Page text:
Other highlights from the show for me were first, the explosion of startups in the field. To begin the conference, Cumbers put up a slide showing, with a virtually exponential curve, the number of synbio startups over the last few years. I asked several of the founders whether synthetic biology was more some answers looking for solutions. It was evident from the presentations that to succeed many of these fledgling companies had pivoted at least once to new markets. Company founders replied that it would go back and forth. They entered into a project via one application, found a technology, then when the first application didn’t work out, looked around for another way to commercialize. In the case of Amyris, they are going into a range of markets, from fuels to perfumes, all with just one molecule.
Cumbers says that we’re seeing the transition synthetic biology is making from being pretty much exclusively research to the commercial world.
Michael Koeris is a co-founder of Sample6 Technologies based in Boston. “We had to pivot twice, now it looks like it’s working,” the entrepreneur told me at the break. The company is engineering viruses that attack bacteriophages to detect bacterial contamination in agricultural applications. Michael’s colleage, Tim Lu, another co-founder was profiled in this BBC article earlier in the year.
I found the panel on CAD tools for synbio most intriguing. Carlos Alguin from Autodesk Research spoke. His company is responsible for a great deal of 3D modeling, including the work for the blockbuster movie, Avatar. It wasn’t clear how Autodesk’s platform would practically aid the synbio businesses in the room, but this is was not a conference about connecting every dot on the spot.
“What will the next generation of designers be able to do when they grow up with these tools,” Carlos provoked the crowd. It’s a great question.
For the 4th year in a row Bioconference Live has been producing virtual conferences for clinical diagnostics and the life sciences.. They put on three shows each year and this week is the Life Sciences conference Sept 12 and 13th. The conferences are free and are growing in number of speakers and audience. There’s a virtual exhibit hall where you can interact with various vendors. We have the founder of Bioconference Live, Greg Cruikshank on the line to tell us a bit about the show and then we’ll be joined by one of the participating exhibitors, Thermo.
Note: Theral will be speaking at the conference on Open Science:The People Behind the Movement on Wed at 11 am PST. Register for free.
0:45 History and outlook of Biopartnering Future Europe (BPFE)
6:45 Face to face meetings still the number one way to get business done
13:11 Path to TVG
18:05 Biotech only interesting if it enhances life on earth
TVG Network, based in Santa Cruz, CA, has been producing the longest running bio partnering conference in Europe. This year, with the encouragement of the European Commission, the show has been renamed "Biopartnering Future Europe (BPFE)" to reference the Commission's goal of creating a knowledge-based economy in Europe. The show has also been moved this year from London to the more centrally located Brussels, Belgium, capital of the European Union. It takes place October 7-9, 2013.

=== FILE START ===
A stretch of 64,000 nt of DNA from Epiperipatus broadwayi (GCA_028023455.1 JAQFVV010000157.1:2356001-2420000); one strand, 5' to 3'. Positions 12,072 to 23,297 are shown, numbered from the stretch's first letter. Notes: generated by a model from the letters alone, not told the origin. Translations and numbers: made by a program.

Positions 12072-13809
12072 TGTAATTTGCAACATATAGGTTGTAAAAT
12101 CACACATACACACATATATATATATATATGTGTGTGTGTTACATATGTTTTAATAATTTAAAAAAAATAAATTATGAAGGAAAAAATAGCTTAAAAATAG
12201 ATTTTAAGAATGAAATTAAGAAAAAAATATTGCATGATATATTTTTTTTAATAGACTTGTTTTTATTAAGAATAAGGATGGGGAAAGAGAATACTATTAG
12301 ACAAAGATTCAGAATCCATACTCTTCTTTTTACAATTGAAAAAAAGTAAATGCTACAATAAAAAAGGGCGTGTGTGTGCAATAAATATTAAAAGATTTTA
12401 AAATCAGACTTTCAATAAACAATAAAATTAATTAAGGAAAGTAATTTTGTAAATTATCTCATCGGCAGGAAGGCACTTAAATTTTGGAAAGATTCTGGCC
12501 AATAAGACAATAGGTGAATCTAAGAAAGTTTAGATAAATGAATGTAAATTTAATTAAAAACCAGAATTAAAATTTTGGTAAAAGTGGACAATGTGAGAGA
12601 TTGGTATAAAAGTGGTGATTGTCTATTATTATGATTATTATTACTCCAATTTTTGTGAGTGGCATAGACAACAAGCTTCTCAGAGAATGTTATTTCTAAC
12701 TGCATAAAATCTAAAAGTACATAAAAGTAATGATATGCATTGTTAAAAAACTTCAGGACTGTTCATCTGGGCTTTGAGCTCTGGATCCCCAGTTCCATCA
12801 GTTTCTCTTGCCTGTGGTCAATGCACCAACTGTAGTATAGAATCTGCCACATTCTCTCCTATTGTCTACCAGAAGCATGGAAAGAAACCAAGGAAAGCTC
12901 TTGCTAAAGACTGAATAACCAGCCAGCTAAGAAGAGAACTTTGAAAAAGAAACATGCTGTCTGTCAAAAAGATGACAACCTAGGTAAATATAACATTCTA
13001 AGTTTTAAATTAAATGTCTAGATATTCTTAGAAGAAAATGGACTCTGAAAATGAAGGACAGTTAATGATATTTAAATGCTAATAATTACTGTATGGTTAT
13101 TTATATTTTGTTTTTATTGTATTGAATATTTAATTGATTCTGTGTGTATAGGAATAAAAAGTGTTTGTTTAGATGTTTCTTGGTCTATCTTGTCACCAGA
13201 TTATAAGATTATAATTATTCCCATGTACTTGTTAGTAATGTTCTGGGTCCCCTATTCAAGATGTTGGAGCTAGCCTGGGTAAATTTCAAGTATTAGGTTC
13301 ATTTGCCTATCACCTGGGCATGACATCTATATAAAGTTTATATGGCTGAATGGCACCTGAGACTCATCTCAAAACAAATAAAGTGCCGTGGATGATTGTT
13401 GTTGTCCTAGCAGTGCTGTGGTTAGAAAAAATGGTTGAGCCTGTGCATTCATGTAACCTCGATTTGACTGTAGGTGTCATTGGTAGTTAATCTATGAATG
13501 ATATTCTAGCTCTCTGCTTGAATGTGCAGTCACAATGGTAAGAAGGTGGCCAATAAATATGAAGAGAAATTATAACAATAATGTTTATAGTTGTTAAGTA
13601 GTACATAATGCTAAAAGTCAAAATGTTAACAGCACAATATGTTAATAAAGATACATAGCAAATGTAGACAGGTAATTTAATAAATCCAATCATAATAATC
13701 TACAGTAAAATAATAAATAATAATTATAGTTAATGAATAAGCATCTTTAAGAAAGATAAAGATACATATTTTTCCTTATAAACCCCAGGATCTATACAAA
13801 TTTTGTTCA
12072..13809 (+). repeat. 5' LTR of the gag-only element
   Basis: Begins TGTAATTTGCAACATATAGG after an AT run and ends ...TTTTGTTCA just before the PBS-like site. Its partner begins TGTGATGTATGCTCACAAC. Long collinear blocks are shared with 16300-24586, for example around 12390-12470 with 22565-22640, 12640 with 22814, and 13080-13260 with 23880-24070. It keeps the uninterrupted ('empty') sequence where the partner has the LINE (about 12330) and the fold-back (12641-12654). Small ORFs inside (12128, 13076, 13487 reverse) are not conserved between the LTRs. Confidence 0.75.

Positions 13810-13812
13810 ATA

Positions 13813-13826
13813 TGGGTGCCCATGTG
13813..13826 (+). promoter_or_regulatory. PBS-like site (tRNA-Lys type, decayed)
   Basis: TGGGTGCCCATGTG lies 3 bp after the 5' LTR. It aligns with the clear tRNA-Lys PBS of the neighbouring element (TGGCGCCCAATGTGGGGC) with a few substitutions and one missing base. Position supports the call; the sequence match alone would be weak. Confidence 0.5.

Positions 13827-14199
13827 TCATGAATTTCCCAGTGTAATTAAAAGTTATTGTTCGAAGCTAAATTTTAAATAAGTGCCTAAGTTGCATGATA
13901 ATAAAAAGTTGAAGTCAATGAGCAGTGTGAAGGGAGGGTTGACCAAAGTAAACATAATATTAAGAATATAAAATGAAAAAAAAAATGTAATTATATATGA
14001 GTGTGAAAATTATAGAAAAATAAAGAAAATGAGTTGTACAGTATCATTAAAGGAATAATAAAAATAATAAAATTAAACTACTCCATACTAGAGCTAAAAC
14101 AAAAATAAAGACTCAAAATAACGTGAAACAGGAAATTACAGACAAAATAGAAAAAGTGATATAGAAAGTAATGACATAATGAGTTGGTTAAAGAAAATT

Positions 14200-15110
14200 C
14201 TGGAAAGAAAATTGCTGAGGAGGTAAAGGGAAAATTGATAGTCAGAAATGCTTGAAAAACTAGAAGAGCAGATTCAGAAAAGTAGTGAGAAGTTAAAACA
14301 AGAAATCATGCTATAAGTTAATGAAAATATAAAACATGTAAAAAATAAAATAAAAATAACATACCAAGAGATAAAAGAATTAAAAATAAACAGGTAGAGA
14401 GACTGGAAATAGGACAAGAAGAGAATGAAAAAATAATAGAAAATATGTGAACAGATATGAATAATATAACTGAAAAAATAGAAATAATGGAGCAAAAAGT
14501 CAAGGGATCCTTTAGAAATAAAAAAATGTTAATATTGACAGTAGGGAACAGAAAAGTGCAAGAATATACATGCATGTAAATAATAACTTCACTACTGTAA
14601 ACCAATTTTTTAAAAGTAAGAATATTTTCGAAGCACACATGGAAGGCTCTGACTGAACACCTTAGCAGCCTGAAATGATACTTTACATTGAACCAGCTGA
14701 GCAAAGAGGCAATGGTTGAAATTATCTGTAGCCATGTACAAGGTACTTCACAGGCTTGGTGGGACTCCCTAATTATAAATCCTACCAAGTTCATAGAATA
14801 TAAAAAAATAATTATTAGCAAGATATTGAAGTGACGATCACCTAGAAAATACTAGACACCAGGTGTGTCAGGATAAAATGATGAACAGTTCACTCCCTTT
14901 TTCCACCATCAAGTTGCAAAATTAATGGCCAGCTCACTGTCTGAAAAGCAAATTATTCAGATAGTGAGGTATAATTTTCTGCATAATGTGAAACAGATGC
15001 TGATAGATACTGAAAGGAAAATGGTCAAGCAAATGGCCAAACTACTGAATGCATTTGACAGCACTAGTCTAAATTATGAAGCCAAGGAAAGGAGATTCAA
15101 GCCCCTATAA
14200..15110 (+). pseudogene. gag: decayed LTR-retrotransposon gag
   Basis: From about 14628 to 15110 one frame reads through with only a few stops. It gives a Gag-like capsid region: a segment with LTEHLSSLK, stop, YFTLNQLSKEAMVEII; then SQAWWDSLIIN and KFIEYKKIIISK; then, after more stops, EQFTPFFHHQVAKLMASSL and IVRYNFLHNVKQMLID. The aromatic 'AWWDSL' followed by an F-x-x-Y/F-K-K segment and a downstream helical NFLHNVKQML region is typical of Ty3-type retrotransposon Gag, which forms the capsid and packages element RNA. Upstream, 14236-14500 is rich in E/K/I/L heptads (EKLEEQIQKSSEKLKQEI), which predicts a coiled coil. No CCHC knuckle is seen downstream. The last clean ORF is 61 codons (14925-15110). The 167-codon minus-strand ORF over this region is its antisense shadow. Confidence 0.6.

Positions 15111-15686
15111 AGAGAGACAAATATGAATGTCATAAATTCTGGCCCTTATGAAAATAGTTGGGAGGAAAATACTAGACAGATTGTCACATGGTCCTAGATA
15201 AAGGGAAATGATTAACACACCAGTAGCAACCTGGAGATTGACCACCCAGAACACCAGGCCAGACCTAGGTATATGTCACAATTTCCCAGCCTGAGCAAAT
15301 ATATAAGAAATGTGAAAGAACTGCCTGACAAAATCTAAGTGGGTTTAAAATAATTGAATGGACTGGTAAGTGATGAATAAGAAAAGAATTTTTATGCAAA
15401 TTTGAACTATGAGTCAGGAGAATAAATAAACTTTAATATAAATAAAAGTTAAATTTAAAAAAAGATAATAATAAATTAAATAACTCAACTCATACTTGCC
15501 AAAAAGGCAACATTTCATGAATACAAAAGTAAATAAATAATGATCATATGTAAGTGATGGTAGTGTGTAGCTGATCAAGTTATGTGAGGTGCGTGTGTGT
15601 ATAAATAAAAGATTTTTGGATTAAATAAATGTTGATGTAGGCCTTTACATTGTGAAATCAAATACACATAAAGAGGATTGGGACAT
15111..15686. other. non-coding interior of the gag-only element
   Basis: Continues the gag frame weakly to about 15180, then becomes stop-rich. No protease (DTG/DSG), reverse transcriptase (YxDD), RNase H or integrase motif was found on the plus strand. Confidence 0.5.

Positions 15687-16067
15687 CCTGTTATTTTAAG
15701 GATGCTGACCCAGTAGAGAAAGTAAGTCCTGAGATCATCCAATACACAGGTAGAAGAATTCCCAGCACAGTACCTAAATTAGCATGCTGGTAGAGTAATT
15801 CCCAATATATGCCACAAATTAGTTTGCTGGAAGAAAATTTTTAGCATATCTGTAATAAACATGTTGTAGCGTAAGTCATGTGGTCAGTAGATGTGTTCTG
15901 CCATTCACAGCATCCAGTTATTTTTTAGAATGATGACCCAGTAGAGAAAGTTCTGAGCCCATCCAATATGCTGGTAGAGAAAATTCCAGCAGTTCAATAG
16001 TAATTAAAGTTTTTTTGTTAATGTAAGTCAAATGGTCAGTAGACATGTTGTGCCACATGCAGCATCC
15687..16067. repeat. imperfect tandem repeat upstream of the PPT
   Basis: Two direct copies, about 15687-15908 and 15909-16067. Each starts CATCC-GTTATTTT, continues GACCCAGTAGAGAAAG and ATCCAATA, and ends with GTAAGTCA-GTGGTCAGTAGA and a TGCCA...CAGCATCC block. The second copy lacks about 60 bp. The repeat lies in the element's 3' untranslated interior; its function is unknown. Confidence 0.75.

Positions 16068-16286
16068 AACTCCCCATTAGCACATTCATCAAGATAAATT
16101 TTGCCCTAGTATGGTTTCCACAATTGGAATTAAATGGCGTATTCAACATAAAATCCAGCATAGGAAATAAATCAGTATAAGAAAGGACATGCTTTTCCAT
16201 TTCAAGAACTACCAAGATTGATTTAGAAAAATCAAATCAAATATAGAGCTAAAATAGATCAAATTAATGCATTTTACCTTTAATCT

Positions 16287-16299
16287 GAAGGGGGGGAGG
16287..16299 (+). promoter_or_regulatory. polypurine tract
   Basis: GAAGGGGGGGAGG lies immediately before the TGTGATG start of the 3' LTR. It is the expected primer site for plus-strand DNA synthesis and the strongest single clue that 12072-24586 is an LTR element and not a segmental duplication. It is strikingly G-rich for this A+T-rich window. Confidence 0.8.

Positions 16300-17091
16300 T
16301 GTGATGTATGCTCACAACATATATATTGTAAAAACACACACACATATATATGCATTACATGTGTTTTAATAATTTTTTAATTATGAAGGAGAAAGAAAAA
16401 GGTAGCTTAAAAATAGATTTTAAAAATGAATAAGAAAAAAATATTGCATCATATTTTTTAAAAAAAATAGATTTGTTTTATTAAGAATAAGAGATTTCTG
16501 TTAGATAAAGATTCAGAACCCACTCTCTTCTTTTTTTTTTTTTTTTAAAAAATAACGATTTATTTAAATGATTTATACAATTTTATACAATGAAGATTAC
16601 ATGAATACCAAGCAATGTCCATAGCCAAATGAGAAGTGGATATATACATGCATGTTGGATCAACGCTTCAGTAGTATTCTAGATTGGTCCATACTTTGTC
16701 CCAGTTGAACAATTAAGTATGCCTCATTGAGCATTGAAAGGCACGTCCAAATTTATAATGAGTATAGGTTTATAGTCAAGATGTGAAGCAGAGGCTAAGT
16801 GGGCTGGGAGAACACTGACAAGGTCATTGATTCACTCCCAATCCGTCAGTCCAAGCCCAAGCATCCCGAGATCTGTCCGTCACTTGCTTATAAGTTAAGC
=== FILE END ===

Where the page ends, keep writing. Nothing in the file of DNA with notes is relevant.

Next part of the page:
Robert previews the show and explains why biotech companies want to participate. He says that "face to face meetings are still the number one way to get business done."
Joining Robert in his home garden, we ask him about his journey from history of science teacher in Cambridge, England to producing global conferences from Santa Cruz, CA.
Recently, more than 15,000 folks gathered in Boston for the annual BIO Convention, the largest gathering of the year for industry execs, national and local politicians, scientists and about anyone connected to the industry. However, this year there was a noticeable absence - a glaring lack of daily newspaper reporters. To discuss this and what it means for the industry we’re joined by Danny Levine, host of the popular podcast for the Burrill Report and managing director for Burrill’s Media division. In an article this week titled, “The Biotech Story You Won’t Read in Your Local Newspaper,” Danny wrote about the absence of the daily press at the event.
Danny also shares his thoughts about the recent ruling upholding the healthcare bill and weighs in on the role of scientists in today's world.
Listen (7:16)Whitney Green talks about Roche strategy and participation in the conference
On May 23-24, BioConference Live will be producing their 3rd annual Clinical diagnostics online conference. The event brings together clinicians, researchers, and medical experts from around the world to learn about recent advances in clinical diagnostics and medicine. The show is free and the venue a click away on your computer. Attendees can earn CME and CE Credits at no charge by watching live video presentations. Users can browse the virtual exhibit hall and interact with vendors such as Roche Diagnostics, Siemens, and Cardinal Health. Today we’re joined by some guests to preview the conference. First we’ll talk with the founder of BioConference Live, Greg Cruikshank. Then to the the VP of Roche’s diagnostics division, Whitney Green.